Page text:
• The latest carrier alignments will result in fewer ships calling on North American ports. However, those ships will be larger capacity and increasing the number of larger-capacity vessels is likely to strain terminal operations at some US ports, at least in the short-term.
  • It can be hard for shippers to differentiate between carriers when their containers could be on any of several alliance member ships. This lack of service differentiation is compounded at the port when those same containers may be offloaded at any of several different terminals. This makes the case for one carrier to claim better service over another a bit more complicated.
  • The end result is a more complex industry environment as a whole.

 

A Short-Term Headache

Considering the scope of the changes that have been announced as a result of the April 1st alliance there will be inevitable challenges across the industry. Shippers are encouraged to work closely with their logistics partners to proactively address these potential problems.

  • Shippers may expect delays on some routings as new routings are implemented.
  • Terminal operations will be affected as carriers change terminals in key ports.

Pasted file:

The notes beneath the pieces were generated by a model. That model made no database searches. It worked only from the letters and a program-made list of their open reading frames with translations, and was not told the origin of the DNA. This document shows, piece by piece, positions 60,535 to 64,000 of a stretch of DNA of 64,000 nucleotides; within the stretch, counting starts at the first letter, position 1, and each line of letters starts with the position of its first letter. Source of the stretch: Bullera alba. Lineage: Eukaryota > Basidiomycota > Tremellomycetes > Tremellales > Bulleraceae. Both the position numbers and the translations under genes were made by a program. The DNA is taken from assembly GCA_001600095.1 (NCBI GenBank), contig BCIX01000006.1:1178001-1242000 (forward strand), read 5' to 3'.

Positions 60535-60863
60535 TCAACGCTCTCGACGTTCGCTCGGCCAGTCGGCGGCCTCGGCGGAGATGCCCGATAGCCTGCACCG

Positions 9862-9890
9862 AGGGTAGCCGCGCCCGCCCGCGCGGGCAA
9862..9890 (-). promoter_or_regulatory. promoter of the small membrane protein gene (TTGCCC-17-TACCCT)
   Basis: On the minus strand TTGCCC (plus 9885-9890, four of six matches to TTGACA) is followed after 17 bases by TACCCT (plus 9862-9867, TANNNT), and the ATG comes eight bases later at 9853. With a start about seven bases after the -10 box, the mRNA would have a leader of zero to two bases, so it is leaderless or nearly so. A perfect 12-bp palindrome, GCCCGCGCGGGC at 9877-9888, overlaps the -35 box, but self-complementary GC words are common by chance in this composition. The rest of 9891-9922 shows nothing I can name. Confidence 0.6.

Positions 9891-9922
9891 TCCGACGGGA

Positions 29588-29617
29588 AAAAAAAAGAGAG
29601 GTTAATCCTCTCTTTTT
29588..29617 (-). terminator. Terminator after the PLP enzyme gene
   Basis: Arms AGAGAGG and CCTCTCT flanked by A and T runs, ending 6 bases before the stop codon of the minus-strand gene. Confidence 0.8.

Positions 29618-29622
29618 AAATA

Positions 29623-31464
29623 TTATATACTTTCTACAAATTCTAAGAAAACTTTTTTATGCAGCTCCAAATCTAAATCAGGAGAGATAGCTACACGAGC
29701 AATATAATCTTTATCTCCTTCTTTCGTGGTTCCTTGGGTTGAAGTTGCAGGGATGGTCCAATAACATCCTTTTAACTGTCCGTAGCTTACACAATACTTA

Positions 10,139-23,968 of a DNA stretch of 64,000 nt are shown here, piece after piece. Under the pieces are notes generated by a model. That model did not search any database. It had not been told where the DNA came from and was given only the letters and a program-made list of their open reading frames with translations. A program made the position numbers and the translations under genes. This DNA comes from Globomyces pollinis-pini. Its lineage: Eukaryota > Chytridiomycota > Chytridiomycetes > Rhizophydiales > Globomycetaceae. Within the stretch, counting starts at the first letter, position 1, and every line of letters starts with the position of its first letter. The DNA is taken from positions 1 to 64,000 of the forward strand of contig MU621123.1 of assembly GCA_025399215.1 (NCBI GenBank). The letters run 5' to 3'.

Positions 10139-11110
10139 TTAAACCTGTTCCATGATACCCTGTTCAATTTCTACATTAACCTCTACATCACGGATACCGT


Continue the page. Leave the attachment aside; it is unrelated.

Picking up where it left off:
• Additional delays may result as terminal equipment is re-allocated to service larger vessels.
  • Finally, there may be capacity issues or short-term shortages of container equipment on some routes.

 

What can Shippers do?

There are some strategies that you, the shipper, can utilize to mitigate some of the less appealing realities of carrier alliances.

  • Investigate your options and communicate with your forwarder. There may be other options including trans-shipment combinations that will work for you.
  • Where possible, consider building additional time into your delivery schedules to allow for potential delays.
  • Leverage the positive. Some of the new service pairngs offer faster or better routes that may be worth taking advantage of.
  • Mitigate your individual risk by identifying the vessel operator.
  • When possible, consider contracting across alliances to further mitigate risk.

 

There is an expression sometimes used in referring to the weather ‘if you don’t like it, stick around because it will change.’ And change is certainly a constant reality when it comes to ocean carrier alliances. Meanwhile, watch this space as we discuss other developments with ocean carrier alliances in future installments.